Nanu Segal is known for: The Levelling, Donkey Punch, The Children, An Evening with Beverly Luff Linn.
"Be kind. Be bold, be brave."
WHERE ARE YOU BASED AND HOW DOES THIS PLAY INTO THE WORK THAT YOU DO?
I’m currently based in London, but work internationally in Europe and the US as well as the UK. The work I pursue is led by finding collaborators and stories I am drawn too. Location definitely plays a part in the meetings I can attend in person, but video calling makes it easy to be open to opportunities elsewhere.
WHAT INSPIRED YOU TO BECOME A DOP?
I grew up in rural areas, without a TV or local cinema, so it wasn’t until I was at university studying chemistry that I discovered the beauty of film. I started going to the local cinemas avidly around then - the thrill of being moved and transported while sitting in a cinema was where it started for me. The cinema felt like home and I wanted to follow that feeling. I didn’t know what cinematography entailed at the time, but from the outside, it seemed to offer the perfect combination of technical intrigue and artistry. Since I took my first steps as a trainee, that sensation has never left me.
HAS MENTORSHIP PLAYED A ROLE IN YOUR CAREER AND TO WHAT EXTENT?
At film school I was incredibly privileged to have been taught by the most inspiring cinematographers. Seamus McGarvey, Sue Gibson, Billy Williams and Brian Tufano all came in to lead practical master classes with us - I learnt so much, both technically and as a human being. The lessons I took away from the time I spent with these DPs have been touchstones throughout my career.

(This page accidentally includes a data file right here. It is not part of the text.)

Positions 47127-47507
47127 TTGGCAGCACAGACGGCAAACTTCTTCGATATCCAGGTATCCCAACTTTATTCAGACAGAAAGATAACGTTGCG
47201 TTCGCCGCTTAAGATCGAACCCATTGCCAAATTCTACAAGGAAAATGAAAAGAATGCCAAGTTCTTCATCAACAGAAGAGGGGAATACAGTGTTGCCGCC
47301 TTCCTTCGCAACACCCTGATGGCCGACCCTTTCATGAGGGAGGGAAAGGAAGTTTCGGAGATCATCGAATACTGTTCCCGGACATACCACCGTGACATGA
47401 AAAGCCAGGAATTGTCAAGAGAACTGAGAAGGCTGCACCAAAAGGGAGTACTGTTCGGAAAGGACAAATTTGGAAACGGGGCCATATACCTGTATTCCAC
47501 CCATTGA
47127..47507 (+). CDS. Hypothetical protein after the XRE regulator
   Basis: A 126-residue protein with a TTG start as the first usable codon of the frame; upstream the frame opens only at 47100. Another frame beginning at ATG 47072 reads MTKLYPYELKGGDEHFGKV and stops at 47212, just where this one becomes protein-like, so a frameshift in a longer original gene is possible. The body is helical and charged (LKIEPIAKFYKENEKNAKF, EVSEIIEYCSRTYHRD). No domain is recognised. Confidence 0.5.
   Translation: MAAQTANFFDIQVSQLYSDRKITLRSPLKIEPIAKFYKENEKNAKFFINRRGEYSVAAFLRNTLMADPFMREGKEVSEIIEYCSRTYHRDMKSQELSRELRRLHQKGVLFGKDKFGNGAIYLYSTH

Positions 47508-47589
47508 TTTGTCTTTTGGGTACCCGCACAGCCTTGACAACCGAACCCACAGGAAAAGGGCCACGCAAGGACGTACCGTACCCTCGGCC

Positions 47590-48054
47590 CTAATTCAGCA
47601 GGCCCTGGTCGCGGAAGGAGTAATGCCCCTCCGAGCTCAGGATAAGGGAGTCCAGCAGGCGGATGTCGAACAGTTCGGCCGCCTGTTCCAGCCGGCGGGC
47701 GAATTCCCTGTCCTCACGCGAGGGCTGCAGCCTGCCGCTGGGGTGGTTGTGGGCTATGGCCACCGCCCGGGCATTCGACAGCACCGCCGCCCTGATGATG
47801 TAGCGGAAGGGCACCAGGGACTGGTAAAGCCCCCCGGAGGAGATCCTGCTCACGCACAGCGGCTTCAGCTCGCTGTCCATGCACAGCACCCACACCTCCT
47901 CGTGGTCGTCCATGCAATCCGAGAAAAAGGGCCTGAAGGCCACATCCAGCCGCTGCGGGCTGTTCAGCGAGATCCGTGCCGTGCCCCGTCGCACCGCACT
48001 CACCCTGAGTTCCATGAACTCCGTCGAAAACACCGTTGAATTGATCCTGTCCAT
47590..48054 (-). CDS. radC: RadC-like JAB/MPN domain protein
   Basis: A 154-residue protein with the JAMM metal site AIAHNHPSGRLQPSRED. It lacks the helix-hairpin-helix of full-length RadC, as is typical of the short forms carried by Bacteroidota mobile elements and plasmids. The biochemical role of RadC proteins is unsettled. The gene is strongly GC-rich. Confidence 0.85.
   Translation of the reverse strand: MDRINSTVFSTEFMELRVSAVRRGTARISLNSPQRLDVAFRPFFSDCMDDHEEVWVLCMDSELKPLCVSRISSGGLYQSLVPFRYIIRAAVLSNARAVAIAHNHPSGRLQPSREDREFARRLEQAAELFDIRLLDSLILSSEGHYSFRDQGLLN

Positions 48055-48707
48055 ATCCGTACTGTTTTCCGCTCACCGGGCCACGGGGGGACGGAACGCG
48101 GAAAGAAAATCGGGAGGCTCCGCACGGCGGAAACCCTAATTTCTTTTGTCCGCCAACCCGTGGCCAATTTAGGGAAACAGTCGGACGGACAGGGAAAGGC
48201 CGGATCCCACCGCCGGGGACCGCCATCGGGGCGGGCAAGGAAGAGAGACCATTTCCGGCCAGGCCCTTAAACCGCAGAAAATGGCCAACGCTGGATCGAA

WHAT HAS BEEN THE GREATEST CHALLENGE YOU HAVE HAD TO OVERCOME TO GET TO WHERE YOU ARE NOW?
My greatest challenge as a nomadic DP is finding a balance between personal and professional life. To progress creatively as a DP, I’ve found it necessary to take jobs away from home and family life. The logistics of childcare is complex emotionally and practically, so making this work has been my greatest challenge, requiring partnership and a great deal of support.
ARE THERE ANY WOMEN WHO YOU PARTICULARLY LOOK UP TO OR WHOSE WORK YOU HAVE BEEN INFLUENCED BY?
Lynn Ramsey’s work has been an enduring source of inspiration, from “Small Deaths” to “You Were Never Really Here”. Reed Morano and Rachel Morrison’s cinematography is incredibly inspiring, as is the stills photography of Hannah Starkey, Nan Goldin and Vanessa Winship.
WHAT ADVICE WOULD YOU GIVE TO YOUR YOUNGER SELF?
I would advise my younger self to be more fearless! To take risks and not be afraid of unknown outcomes. If you don’t put yourself out there, you’ll never know… Also to enjoy the unique period of time when you are an emerging film-maker. Things may feel unstable, but it’s an incredibly fresh, exciting, creative time.
IS THERE ANYTHING THAT WOULD MAKE YOUR JOB/ GETTING WORK EASIER?
More hours in the day would make all our work easier!
THE TIME'S UP MOVEMENT IS NOW IN ITS SECOND YEAR. HAVE YOU NOTICED ANY CHANGES SINCE IT STARTED?
People are increasingly asking me what it’s like to be a cinematographer, rather than what it’s like to be a female cinematographer!
WHAT ARE THE ESSENTIALS THAT YOU ALWAYS TAKE ONSET WITH YOU?
My essentials are my light meter, my thermos coffee cup and a bag full of wet weather gear and thermals (I’m shooting in Scotland at the moment).
WHAT HAS BEEN ONE OF YOUR GREATEST SUCCESSES SO FAR?
To do a job that I love is definitely my greatest professional success.
COULD YOU TELL US ABOUT YOUR FUTURE PROJECTS?
I’m hoping to continue shooting a mix of film, TV and commercials with inspiring collaborators.
WHAT IS YOUR FAVOURITE QUOTE OR MANTRA?
Be kind. Be bold, be brave.